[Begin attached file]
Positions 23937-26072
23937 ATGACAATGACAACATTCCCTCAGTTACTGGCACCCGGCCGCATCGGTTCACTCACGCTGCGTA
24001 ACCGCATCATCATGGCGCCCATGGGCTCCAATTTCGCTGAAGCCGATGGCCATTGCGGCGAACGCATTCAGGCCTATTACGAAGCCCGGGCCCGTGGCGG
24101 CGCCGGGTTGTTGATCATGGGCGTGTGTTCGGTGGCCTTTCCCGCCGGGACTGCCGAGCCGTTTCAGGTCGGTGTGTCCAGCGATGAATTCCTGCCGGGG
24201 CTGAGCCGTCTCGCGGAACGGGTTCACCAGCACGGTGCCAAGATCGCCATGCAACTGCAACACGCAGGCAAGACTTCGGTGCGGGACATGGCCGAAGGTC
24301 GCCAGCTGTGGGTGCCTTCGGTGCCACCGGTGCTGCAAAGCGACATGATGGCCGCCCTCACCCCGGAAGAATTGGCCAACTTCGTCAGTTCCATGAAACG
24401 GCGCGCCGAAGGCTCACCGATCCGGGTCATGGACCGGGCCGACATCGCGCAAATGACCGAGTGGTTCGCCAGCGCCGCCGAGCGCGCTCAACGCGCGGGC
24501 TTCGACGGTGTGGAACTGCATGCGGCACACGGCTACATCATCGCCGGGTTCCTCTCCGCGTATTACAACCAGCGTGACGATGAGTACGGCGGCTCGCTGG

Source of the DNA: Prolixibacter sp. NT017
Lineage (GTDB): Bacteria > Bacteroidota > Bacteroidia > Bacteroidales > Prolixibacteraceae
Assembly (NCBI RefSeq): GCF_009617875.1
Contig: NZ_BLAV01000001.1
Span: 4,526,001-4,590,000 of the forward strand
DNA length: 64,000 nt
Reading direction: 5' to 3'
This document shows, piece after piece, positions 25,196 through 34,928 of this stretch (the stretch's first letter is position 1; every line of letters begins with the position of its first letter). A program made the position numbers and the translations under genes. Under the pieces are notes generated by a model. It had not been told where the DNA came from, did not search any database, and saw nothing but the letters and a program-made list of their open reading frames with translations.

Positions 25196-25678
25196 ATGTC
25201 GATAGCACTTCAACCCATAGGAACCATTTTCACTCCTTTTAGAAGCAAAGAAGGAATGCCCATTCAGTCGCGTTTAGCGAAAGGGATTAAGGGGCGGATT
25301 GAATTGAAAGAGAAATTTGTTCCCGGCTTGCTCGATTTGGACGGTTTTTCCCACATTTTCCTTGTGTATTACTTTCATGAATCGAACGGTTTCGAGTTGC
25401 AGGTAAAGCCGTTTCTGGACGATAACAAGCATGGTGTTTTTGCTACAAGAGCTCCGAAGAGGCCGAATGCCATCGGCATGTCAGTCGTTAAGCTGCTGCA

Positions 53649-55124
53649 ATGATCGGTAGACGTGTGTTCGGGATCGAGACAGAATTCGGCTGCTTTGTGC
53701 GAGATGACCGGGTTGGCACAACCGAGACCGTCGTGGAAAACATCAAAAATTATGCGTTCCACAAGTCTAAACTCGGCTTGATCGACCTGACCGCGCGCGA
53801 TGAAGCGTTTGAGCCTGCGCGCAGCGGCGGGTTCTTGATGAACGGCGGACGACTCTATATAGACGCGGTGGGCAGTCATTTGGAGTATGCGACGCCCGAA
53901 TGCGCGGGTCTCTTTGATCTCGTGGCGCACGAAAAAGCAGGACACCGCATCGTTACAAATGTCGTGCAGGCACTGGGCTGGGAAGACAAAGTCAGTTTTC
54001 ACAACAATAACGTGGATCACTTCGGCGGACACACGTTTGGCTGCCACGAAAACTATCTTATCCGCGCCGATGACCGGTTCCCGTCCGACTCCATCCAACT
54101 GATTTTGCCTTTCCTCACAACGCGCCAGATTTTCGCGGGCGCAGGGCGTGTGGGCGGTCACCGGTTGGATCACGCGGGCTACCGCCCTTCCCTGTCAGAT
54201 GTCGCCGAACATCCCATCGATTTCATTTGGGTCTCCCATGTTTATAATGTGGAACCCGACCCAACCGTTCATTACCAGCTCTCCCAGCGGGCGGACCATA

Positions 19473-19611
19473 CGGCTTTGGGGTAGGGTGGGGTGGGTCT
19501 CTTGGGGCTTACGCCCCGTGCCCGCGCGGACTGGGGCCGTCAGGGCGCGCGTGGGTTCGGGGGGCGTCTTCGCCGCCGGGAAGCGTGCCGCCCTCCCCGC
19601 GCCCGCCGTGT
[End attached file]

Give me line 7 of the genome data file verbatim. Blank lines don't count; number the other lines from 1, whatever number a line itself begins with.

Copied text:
24401 GCGCGCCGAAGGCTCACCGATCCGGGTCATGGACCGGGCCGACATCGCGCAAATGACCGAGTGGTTCGCCAGCGCCGCCGAGCGCGCTCAACGCGCGGGC